ECT Series: Cobblers Path

Cobbler’s Path was one of the first sections of the East Coast Trail I ever did and I kind of forgot about it in my zeal to hike new sections I hadn’t done yet. However, I’m so glad I returned to this trail over the holidays because I remembered very little of it and it’s such a great trail! Cobblers Path is only 5km long and runs from Red Cliff to Outer Cove. There’s a bit of climbing on the Outer Cove side of the trail, but overall, it’s a pretty easy trail that is extremely close to St. John’s.

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My friends Philippa and Justin are avid hikers as well and convinced me and Sean to join them for a hike at the tail end of December. We all met at the parking lot in Red Cliff and started from there. The trailhead has changed in recent years as the area has developed – the old parking lot on Red Cliff Road has been replaced with a new one at Cobblers Crescent. You hike up through the trees from the parking lot to connect with the coastal trail. You can turn right to go down to “Logy Bay Viewpoint”, but it’s a dead-end because one of the crotchety old land owners won’t let the trail pass over the edge of their land, so the association haven’t been able to connect through to the Ocean Sciences Centre and Sugarloaf Path.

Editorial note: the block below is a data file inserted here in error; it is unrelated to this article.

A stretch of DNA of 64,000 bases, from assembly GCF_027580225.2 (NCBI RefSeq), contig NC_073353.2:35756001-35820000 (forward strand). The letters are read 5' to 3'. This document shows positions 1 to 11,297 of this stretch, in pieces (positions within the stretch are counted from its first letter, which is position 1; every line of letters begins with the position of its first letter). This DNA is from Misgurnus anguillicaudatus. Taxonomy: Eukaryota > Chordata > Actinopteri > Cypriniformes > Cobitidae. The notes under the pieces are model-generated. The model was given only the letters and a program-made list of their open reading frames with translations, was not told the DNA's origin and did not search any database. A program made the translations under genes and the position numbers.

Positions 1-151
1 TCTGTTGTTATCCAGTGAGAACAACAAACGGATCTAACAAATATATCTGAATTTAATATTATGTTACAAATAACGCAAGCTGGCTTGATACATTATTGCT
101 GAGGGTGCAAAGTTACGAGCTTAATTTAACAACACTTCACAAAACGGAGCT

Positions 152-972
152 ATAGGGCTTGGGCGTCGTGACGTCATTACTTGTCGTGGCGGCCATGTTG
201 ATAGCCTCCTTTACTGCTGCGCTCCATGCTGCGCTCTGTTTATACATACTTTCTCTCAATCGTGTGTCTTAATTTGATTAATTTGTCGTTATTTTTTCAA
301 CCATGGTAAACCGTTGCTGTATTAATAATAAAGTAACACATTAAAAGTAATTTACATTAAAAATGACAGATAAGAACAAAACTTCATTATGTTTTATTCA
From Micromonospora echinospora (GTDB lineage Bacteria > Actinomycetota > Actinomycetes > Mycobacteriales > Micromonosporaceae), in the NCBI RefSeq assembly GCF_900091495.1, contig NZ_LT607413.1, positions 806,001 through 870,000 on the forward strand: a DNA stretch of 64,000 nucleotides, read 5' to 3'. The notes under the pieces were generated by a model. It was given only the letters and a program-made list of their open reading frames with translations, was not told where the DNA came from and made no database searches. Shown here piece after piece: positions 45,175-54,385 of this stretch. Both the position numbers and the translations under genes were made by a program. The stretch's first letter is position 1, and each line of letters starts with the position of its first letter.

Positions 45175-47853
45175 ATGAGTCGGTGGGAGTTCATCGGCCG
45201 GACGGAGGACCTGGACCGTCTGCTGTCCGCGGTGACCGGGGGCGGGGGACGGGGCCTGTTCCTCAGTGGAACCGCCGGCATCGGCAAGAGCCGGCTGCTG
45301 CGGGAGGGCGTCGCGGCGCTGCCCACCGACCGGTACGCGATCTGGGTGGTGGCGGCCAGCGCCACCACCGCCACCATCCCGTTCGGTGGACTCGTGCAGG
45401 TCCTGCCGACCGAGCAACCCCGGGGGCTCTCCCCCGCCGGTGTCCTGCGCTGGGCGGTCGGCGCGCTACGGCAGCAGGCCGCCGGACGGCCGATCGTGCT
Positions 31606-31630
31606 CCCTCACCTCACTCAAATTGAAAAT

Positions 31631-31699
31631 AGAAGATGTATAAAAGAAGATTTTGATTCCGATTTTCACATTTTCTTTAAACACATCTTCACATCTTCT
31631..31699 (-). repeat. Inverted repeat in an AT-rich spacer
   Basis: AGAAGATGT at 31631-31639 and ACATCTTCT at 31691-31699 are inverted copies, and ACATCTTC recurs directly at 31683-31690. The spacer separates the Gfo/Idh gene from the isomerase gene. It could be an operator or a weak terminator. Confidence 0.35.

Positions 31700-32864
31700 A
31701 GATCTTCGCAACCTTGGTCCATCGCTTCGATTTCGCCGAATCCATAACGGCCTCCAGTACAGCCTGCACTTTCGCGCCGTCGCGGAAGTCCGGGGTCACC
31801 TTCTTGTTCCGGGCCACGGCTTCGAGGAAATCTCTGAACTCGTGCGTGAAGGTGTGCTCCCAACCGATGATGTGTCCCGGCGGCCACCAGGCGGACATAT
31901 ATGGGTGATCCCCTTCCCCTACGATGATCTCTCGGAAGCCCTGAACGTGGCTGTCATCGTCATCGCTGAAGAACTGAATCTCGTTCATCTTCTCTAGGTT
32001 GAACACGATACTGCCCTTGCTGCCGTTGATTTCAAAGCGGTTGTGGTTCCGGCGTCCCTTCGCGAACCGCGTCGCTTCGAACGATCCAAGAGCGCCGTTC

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We opted to just continue on towards Outer Cove. It was a classic Newfoundland weather day when we hiked and we got every season in one day. It was pretty cold when we started and there was a bit of snow down on the trail. We opted to wear studs because it was pretty slippery, but most of the covered tree sections didn’t have any snow. It was overcast when we started and we caught glimpses of blue sky overhead as the day progressed. The trail passes by some old graffitied buildings and there is another lookout bunker at Red Cliff that dates back to the war (same as on Sugarloaf and many other sections of the trail). At the same location there’s an excellent view back towards Logy Bay and we had a bit of a photoshoot.